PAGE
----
On the same day as the first release of open payments data system under the Physician Payments Sunshine Act (Sunshine Act), the American Medical Association (AMA) released a statement questioning the accuracy of the data. Moreover, other sources have noted particular inaccuracies among the data released during the first roll-out.
On September 30, 2014, CMS released the first round of data made available under the Sunshine Act (see Let the sunshine in: Open Payments data released, September 30, 2014). CMS reported that release “lists consulting fees, research grants, travel reimbursements, and other gifts the health care industry—such as medical device manufacturers and pharmaceutical companies—provided to physicians and teaching hospitals during the last five months of 2013.” Yet, prior to this release the AMA released a survey and report that expressed concerns over the accuracy of the information and found that the open payments site was not user friendly (see AMA asks: Why is Open Payments site closed?, September 3, 2014). When CMS announced the roll-out, it explained that in cases where CMS was unable to “match the physician information or the record was not available for review and dispute but the company had attested that the payment had been made,” CMS temporarily suppressed the information for now. Moreover, CMS noted that approximately 40 percent of the records published during the first roll-out were “de-identified” and would be fully identifiable in 2015 after the reporting entity submits correct information.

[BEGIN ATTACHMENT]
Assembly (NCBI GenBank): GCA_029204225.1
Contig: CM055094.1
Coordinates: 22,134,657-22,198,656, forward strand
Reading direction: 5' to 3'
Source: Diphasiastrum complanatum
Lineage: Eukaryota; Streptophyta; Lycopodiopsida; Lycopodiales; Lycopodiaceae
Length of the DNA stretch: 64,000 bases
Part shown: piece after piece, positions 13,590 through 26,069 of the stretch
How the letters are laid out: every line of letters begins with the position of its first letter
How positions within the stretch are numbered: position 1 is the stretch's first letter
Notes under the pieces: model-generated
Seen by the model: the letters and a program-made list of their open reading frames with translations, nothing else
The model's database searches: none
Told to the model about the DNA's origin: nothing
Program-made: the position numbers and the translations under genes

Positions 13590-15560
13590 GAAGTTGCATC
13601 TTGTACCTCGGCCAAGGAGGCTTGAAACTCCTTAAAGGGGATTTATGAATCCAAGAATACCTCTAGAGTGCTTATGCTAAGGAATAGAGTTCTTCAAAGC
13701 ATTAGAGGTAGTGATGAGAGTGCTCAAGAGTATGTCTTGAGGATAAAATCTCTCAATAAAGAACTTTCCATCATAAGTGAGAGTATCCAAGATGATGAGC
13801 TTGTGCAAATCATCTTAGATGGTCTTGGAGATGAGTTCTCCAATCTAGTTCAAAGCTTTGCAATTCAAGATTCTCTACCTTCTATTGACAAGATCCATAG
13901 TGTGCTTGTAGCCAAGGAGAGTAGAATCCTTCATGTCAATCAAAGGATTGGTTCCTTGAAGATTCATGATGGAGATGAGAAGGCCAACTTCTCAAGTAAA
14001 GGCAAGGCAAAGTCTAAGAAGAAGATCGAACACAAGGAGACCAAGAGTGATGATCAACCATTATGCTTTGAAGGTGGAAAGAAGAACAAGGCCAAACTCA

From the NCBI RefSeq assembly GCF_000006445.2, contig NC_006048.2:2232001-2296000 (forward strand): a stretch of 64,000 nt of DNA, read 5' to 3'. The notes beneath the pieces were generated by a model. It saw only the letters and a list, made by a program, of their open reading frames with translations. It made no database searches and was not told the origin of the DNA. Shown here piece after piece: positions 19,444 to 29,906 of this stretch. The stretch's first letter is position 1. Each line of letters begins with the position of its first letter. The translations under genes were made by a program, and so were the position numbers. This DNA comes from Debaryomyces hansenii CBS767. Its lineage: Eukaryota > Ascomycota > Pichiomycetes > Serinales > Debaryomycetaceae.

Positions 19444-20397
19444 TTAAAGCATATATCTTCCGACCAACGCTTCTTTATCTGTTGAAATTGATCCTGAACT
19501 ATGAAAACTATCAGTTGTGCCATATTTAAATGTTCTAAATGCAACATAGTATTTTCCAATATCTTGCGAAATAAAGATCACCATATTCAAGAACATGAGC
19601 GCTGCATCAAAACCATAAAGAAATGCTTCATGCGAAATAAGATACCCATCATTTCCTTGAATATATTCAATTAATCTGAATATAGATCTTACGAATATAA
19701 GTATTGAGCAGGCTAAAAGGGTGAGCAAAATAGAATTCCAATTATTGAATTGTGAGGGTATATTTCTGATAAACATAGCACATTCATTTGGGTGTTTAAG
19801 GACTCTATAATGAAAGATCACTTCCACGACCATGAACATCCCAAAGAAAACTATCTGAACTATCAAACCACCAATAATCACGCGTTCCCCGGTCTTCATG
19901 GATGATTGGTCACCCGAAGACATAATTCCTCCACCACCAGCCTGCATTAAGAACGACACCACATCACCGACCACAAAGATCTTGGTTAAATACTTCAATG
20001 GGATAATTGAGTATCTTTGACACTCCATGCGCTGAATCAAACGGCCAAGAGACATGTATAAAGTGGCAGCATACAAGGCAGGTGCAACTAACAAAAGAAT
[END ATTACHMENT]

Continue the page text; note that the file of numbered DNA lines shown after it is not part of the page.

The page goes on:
On the same day as the roll-out, the AMA released another statement regarding the data made available by the Open Payments system. Specifically, the AMA stated, “while we appreciate the efforts of [CMS] to verify the identification of physicians in each report from industry and to de-identify reports where there were discrepancies, we remain very concerned about the accuracy of the data released today.” The AMA explained that the inaccuracies apparent within the released data were a product of a short period of time allotted to reviewing and correcting inaccurate data. It also noted that the CMS Open Payment website was “plagued by repeated shut-downs and other issues.”
A New York Times article released September 30, 2014, directly following the release of the Open Payments data and the subsequent AMA statement, also focused on some of the same issues that the AMA statement contemplated. Besides noting that the data was incomplete, the Times article specifically outlined a case in which the data that was released yesterday was incorrect. “When the website went live, one large payment to a doctor, a Boston neurologist, turned out to be an error,” the Times said.